JOHNSON, SIMEON,RICHARD (2019) Exploring Mechanical Niches Identified by Hair Follicle Compression and How These Transduce Proliferation and Differentiation Cues in Epidermally Derived cells. Doctoral thesis, Durham University.
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In this study the hair follicle structure and surrounding tissue was investigated before, during and after the shaving process in order to better characterise the hair follicle hysteresis (lag in response) observed during the shaving process. Individual hair shafts were loaded with weights designed to mimic the forces generated during the shaving process and deformations in nuclear morphology were used as an indicator of force transduction. Upon identifying distinct mechanical compartments corresponding to regions consistent with the infundibulum, isthmus and suprabulbar regions the study then focussed on elucidating how dermal collagen may facilitate this. Multiphoton microscopy was utilised to interrogate the extrafollicular collagen and the subsequent images were analysed to reveal distinct differences in collagen bundling at the infundibulum, isthmus and suprabulbar regions. To model how heterogeneities in collagen bundling could impact upon epidermal and follicle homeostasis collagen hydrogels were constructed and characterised. Assessment of involucrin and Ki67 levels in HaCaT cells by confocal microscopy revealed elevated proliferation rates in cells on high density (HD) matrices compared with those on low density (LD) matrices which also correlated with increased nuclear volume. HD matrices have smaller collagen bundles and therefor represent a less stiff matrix compared with the low density LD matrices. ERK1/2, JNK and p38 MAPKs have been well reported as effectors on keratinocyte proliferation and differentiation rates in response to mechanical cues and so inhibitors of each were used to identify if these MAPKs were also important in transducing matrix density/stiffness cues that impact upon proliferation and differentiation rates. P38, ERK1/2 and JNK were all found to be important in mediating the proliferation advantage derived from the HD matrices, with JNK being a potential candidate in linking nuclear dynamics with collagen density-mediated proliferation and differentiation rates. JNK was further demonstrated as being the dominant player in transducing the proliferation advantage conferred by the HD matrix.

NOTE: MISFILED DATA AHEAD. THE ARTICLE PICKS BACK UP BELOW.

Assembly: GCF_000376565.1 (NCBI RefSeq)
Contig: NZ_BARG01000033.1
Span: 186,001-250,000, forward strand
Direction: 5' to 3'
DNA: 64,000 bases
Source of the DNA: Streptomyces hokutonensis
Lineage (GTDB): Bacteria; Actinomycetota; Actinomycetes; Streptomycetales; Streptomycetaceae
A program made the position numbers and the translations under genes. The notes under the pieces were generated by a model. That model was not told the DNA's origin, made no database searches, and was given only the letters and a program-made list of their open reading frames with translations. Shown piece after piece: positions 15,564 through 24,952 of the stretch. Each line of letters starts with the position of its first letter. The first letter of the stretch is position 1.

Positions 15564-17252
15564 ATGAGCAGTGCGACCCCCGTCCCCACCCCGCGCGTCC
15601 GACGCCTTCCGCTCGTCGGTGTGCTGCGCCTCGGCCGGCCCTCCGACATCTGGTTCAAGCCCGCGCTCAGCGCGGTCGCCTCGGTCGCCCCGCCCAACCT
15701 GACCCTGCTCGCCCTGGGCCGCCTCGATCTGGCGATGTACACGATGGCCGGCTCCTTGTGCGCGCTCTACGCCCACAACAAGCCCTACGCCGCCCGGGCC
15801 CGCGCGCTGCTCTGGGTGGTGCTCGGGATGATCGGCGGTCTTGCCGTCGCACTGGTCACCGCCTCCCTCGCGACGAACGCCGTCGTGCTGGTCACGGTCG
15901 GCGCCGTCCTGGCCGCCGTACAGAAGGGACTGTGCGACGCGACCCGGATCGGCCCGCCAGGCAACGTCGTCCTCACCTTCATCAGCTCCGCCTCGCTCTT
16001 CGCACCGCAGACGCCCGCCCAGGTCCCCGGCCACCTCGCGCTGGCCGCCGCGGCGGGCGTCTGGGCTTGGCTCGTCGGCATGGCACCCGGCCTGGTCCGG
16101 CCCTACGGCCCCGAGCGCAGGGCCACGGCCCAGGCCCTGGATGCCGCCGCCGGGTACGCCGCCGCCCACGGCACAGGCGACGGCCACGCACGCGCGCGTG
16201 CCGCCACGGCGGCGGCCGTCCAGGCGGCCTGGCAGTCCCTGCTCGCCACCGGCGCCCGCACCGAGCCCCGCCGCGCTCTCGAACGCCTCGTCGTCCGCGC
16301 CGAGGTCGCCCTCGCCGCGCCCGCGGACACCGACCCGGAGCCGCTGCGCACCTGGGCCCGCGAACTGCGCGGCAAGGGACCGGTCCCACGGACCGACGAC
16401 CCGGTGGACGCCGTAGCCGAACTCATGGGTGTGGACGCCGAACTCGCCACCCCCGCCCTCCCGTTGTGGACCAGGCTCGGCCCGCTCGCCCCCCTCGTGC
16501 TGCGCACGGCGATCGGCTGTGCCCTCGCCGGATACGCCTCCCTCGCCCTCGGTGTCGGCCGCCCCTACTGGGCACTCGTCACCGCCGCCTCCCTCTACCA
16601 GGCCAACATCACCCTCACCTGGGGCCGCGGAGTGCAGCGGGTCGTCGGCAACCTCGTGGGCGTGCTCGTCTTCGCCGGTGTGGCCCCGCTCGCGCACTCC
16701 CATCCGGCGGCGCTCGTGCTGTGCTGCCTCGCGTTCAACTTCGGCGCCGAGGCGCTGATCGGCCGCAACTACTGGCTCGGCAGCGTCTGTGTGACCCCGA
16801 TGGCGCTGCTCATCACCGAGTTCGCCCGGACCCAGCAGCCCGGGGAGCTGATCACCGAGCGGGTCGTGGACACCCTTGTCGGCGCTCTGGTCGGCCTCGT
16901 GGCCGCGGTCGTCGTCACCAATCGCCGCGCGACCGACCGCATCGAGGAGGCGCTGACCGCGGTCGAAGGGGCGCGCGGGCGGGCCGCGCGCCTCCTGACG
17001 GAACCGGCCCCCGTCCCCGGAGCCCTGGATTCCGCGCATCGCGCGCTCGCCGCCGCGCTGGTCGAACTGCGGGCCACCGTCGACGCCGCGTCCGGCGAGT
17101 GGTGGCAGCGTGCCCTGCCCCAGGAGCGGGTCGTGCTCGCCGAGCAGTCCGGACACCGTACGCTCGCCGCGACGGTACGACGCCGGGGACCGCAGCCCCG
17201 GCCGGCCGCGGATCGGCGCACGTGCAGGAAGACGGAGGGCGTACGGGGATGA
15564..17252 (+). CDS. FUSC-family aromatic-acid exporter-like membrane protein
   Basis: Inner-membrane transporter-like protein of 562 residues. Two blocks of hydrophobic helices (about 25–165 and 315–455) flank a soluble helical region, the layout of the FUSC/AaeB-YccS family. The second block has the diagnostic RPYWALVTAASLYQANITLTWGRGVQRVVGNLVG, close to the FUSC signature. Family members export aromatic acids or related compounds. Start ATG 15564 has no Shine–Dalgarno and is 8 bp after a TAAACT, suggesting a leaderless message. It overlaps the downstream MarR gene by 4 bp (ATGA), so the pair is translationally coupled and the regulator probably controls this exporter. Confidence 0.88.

|Item Type:||Thesis (Doctoral)|
|Award:||Doctor of Philosophy|
|Keywords:||Follicle, Epidermal, Mechanical, Collagen, Proliferation, Differentiation|
|Faculty and Department:||Faculty of Science > Biological and Biomedical Sciences, School of|
|Copyright:||Copyright of this thesis is held by the author|
|Deposited On:||13 Nov 2019 13:19|